1. Their first mistake was in desiring to spy out the land (chap. Numbers 13:1). But the proposal did not emanate from the Lord; it had another origin. As in the case of Saul, the King of Israel, God gave them what they would have. It was a profound mistake. Had not God promised to give them the land, and could they not trust His choice? They had but, as Moses said, to go up and possess that which He had given.

2. Their second mistake was in receiving the discouraging report of the majority of the spies. The difference between the two lay in this, that the ten looked at God through the difficulties, as when you look at the sun through a reversed telescope and it seems indefinitely distant and shorn of its glory, while the two looked at difficulties through God. And the people sided with the ten. Here was a fatal mistake. Unbelief never gets beyond the difficulties, the cities, the walls, the giants. Faith, on the other hand, never minimises them, but looks them steadily in the face, turns from them, and looks up into the face of God and counts on Him. Note, that they lost Canaan not because of the graves of lust, but because of their unbelief. My brother, do not sit down beside that grave of lust and suppose that that is going to settle your future. Never 1 Know thou this, that the only thing which can exclude thee thence is that thou wilt not believe in a forgiveness and grace which are like the blue arch of heaven above thee or like the immensity of eternity itself.

3. Their next mistake was in their murmuring, which proposed to substitute a captain for their tried friend and God-given leader. "All the congregation lifted up their voice and cried, and the people wept that night. And all the children of Israel murmured against Moses and against Aaron," &c. This was perhaps the bitterest hour in Moses' life. They had proposed to elect a captain before, but it was when he was away; but this was proposed before his face. What unutterable agony rent his breast, not only that he should be thus set aside, but that the anger of God should be thus provoked by the people He loved! And as he lay there did he not also, in those dark, sad moments, see the crumbling of his fairy vision, the falling of a shadow over the fair prospect of his hopes, as when a pelting shower of rain hides all a landscape which a moment before had lain radiant in the summer light? So it has befallen in our own experience not once nor twice. We had been on the point of realising some long-cherished hope. We were within a day's march of it. And suddenly there is some one or more to whom we are tied, and their education is not complete. They cannot yet go over into the good land. Because they cannot we may not. And as we stand there the voice says, "To-morrow turn and get you back into the wilderness by the way of the Red Sea."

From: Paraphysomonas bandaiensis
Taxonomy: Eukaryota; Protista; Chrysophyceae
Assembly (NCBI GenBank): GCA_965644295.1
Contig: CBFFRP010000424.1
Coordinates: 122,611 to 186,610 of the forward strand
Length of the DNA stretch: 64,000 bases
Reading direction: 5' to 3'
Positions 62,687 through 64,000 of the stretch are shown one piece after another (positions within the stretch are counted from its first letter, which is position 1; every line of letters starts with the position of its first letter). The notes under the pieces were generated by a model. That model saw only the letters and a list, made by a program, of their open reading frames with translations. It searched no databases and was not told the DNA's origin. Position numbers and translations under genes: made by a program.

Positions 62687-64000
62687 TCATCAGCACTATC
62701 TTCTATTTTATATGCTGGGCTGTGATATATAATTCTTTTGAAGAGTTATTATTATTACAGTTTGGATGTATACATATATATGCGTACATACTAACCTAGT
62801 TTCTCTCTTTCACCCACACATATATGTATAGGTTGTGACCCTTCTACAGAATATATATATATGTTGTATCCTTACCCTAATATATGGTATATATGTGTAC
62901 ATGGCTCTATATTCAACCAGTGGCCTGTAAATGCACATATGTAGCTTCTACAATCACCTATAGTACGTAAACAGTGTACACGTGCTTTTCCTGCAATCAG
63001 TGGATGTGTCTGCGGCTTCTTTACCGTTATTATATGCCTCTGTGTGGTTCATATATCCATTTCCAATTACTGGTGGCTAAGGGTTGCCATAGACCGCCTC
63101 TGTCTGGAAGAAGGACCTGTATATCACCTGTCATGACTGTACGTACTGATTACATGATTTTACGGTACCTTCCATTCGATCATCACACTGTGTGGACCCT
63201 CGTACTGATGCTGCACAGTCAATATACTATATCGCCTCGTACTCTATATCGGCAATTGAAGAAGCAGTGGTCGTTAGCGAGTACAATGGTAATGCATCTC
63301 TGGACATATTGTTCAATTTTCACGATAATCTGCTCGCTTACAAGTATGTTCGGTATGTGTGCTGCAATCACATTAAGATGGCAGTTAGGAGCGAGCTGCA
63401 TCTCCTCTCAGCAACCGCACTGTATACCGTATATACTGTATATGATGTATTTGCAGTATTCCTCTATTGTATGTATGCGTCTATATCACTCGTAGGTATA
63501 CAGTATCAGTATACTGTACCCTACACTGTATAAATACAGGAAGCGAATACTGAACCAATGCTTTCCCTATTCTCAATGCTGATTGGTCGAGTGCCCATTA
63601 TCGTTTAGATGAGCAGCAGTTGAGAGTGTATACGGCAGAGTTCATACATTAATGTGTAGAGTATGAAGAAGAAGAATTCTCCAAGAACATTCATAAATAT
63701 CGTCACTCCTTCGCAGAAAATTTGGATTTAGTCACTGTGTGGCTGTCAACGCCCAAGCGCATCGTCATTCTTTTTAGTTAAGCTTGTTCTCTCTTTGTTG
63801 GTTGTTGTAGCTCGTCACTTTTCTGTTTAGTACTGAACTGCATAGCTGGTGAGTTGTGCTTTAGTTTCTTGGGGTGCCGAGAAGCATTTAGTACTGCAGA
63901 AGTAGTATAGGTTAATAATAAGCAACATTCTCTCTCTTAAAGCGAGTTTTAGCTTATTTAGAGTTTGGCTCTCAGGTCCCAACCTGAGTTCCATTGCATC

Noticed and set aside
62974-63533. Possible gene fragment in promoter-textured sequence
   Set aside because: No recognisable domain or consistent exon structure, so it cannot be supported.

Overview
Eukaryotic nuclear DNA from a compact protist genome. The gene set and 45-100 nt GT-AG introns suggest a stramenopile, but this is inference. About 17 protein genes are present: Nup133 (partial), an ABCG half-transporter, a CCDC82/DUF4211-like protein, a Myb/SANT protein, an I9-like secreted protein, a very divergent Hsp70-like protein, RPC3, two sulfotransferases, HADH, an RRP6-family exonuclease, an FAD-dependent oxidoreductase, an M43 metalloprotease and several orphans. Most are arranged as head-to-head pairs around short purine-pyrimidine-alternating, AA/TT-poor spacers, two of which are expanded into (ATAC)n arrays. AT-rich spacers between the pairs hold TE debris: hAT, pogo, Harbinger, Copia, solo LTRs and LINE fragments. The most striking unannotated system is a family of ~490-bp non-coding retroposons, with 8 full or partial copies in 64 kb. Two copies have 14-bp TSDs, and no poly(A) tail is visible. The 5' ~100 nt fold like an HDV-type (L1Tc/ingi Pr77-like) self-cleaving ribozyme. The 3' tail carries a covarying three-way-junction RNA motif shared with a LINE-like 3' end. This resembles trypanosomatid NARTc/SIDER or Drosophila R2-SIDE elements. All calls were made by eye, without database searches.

III. HIS REFUSAL TO ESCAPE THE DISAPPOINTMENT. The dream of Moses for a speedy entrance into the land might even yet have been realised. If all the people were cut off, and he spared to be a second Abraham, the founder of the nation, it might be possible even yet for him to pass into the good land, and, like Abraham, settle there. And so the trial was put into his life. Satan tempts us to reveal the evil in us, God to reveal the good. So God, knowing the hidden nobleness of His faithful servant, and eager that it should be revealed to all the world, suggested to him a proposal that He should smite the people with pestilence and disinherit them, and make of him a nation greater and mightier than they. "Accept it," said the spirit of the self-life; "thou hast had trouble enough with them." "No," said his nobler, truer self; "it may not be. What would become of Jehovah's fame? and how can I endure to see my people cut off?" There are few grander passages in the whole Bible than that in which Moses puts away the testing suggestion as impossible. And so he turned away from the open gate into paradise, and again chose rather to suffer with the people in their afflictions than enjoy the pleasures of Canaan alone.